Batman Arkham City: Strange Days and Dark Knights
As a game that was greatly anticipated following the surprise ’09 title of Arkham Asylum, Arkham City is a sequel that had a lot to live up to. The bar was set pretty damn high, so, was this title the cherry-on-top of an amazing, surprising franchise?
Well…yes. However, even though Arkham City is a game that does a lot right, the lightning in a bottle effect of the first Batman game all but shattered any chance of this sequel ever surpassing it. That being said lets dig into the Dark Knight’s newest adventure.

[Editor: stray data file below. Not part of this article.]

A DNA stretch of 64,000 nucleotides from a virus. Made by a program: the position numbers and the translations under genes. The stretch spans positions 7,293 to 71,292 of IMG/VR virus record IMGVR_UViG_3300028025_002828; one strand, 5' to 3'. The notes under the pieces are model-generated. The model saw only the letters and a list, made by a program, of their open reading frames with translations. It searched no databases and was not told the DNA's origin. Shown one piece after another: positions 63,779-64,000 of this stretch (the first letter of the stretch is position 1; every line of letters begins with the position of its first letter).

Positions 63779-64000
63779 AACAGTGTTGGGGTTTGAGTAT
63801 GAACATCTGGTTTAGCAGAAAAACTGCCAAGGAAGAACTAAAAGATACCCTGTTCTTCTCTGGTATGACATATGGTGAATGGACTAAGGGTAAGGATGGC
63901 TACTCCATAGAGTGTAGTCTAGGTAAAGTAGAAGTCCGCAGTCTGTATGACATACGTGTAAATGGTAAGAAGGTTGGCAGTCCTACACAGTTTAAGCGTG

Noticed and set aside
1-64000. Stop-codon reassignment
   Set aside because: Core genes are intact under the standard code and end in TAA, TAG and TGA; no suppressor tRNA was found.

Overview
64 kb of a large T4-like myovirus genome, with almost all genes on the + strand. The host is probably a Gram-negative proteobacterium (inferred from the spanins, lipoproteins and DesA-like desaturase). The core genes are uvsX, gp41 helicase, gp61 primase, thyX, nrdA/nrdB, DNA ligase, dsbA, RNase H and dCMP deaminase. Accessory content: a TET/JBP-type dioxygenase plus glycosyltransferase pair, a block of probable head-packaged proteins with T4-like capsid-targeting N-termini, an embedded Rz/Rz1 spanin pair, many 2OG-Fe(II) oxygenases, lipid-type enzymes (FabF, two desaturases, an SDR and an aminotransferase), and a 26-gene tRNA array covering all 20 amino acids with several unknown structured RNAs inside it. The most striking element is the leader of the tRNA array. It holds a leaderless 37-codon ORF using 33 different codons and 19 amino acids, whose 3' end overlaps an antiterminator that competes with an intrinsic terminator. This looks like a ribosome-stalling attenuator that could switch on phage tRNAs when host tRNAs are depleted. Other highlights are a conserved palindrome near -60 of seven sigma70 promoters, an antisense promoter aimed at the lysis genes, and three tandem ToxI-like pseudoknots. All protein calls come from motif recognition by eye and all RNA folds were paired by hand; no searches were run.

Arkham City begins with billionaire (of which he reminds us, the smug bastard) Bruce Wayne, making a public appearance condemning the new super-prison built within Gotham, housing every criminal from both Arkham Asylum and Blackgate, both locations carried across from the previous game. His speech is short lived however, as he is attacked, arrested and led into the city by the new antagonist for this game: Hugo Strange, the doctor in charge of the facility. He tells Bruce that he knows he is Batman, and any attempts to stop Strange’s plan will result in the rest of the world knowing this fact too. Being thrown into the facility, and after a few rather painful looking beat-downs, and a run-in with the Penguin, Wayne dawns his Batsuit and prepares to discover the truth behind Strange’s plan, the mysterious Protocol 10, all while looking out at the most heartbreakingly beautiful view of the city, as a fresh snowfall descends, whether an omen or a freak occurrence, it immerses you in the game from the get-go. However, the game’s acts, as it were, split into three sections; never seem to maintain a solid, coherent story, as the promising beginning leads into a relatively poorly constructed mid-section. The linear storytelling of Asylum was far superior to this, though City has many more tales to tell, its main plot seems disjointed, like nobody could figure out what the game should actually center around. If you bought Arkham City new, you also gain access to the Catwoman DLC, which will get its own section in the review.